Ida makes landfall in Louisiana, disrupting shipping
Hurricane Ida made landfall in Louisiana on Sunday as a major Category 4 hurricane, with winds of 130 knots and an estimated storm surge of as much as 15 feet in the most-affected areas.
The storm is the most powerful to strike the state in many years, and it arrived on the same date that Hurricane Katrina made landfall 16 years ago.
It was downgraded to a Tropical Strom in the early hours of Monday morning.
All ports within the Port of New Orleans captain of the port zone have been closed since Saturday afternoon, except for the port of Venice on the outermost reaches of the Mississippi Delta.
Merchant vessel traffic on the Mississippi has been shut down between Lettsworth, Louisiana (200 miles upriver from New Orleans) and the river's mouth. The Gulf Intracoastal Waterway has also closed in affected areas.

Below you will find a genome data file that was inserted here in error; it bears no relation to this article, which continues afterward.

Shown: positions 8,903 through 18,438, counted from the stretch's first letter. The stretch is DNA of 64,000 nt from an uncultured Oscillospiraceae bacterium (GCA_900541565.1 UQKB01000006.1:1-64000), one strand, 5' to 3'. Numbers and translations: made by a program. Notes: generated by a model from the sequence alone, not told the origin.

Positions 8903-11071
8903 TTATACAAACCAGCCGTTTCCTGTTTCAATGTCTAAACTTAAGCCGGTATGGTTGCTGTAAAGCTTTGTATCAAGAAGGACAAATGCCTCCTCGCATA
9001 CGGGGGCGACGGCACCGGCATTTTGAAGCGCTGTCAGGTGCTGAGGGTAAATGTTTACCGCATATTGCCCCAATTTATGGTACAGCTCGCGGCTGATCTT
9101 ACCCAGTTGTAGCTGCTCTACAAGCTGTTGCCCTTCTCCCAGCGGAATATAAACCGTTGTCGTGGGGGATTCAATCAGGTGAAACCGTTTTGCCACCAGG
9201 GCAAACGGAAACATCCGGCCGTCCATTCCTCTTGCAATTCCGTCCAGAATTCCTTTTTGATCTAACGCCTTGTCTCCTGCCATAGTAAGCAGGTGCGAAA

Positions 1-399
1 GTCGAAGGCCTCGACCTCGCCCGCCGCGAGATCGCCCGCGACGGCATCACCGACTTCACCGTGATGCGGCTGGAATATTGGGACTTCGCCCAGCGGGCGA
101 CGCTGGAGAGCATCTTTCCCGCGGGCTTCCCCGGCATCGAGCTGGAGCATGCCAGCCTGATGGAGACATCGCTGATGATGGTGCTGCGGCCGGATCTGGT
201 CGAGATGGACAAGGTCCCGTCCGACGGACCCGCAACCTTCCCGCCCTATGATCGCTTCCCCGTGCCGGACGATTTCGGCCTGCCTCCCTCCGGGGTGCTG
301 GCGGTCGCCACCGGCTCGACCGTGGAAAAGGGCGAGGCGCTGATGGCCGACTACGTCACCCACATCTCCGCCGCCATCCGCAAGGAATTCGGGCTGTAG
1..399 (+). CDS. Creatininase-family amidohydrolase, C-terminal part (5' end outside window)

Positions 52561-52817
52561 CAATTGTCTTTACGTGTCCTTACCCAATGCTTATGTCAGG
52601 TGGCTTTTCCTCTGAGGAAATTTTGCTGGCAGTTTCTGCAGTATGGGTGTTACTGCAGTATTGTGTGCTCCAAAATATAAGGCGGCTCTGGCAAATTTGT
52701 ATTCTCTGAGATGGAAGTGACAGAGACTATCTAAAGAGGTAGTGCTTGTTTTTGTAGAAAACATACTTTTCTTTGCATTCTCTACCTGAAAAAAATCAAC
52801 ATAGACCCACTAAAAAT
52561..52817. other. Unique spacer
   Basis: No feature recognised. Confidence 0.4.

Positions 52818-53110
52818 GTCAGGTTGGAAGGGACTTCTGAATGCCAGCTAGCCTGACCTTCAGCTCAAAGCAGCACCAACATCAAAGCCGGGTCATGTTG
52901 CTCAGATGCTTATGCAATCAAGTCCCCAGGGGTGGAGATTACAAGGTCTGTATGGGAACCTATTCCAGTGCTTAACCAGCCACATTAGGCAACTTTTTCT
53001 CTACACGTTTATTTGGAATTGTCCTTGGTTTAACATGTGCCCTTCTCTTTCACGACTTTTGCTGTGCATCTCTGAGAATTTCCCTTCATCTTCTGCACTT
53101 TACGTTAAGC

The storm surge briefly caused the mighty Mississippi's flow to reverse, according to data provided by the U.S. Army Corps of Engineers. The river gage at Belle Chase, Louisiana recorded a rapid six-foot spike in the water level and a flow rate of negative 10,700 cubic feet per second at about 1230 hours.
From start to end, the rare phenomenon lasted for about three hours, and it had at least one unusual effect on navigation: the ferry that serves Chalmette, Louisiana broke loose from its moorings and began drifting upstream (not downstream) at mile marker 90, according to local media.